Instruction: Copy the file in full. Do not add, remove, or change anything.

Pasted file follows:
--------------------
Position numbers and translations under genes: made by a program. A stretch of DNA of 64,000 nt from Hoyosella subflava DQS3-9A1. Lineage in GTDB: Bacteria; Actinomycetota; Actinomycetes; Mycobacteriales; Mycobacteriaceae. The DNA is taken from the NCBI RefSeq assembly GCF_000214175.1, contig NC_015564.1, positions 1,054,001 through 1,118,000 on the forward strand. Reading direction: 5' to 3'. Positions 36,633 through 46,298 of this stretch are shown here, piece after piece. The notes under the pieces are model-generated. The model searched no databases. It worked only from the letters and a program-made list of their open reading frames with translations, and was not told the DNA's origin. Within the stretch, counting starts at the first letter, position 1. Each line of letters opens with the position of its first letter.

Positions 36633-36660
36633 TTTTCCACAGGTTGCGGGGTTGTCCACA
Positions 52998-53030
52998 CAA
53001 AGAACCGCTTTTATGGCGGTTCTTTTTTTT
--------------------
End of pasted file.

Position numbers and translations under genes: made by a program. A stretch of DNA of 64,000 nt from Hoyosella subflava DQS3-9A1. Lineage in GTDB: Bacteria; Actinomycetota; Actinomycetes; Mycobacteriales; Mycobacteriaceae. The DNA is taken from the NCBI RefSeq assembly GCF_000214175.1, contig NC_015564.1, positions 1,054,001 through 1,118,000 on the forward strand. Reading direction: 5' to 3'. Positions 36,633 through 46,298 of this stretch are shown here, piece after piece. The notes under the pieces are model-generated. The model searched no databases. It worked only from the letters and a program-made list of their open reading frames with translations, and was not told the DNA's origin. Within the stretch, counting starts at the first letter, position 1. Each line of letters opens with the position of its first letter.

Positions 36633-36660
36633 TTTTCCACAGGTTGCGGGGTTGTCCACA
Positions 52998-53030
52998 CAA
53001 AGAACCGCTTTTATGGCGGTTCTTTTTTTT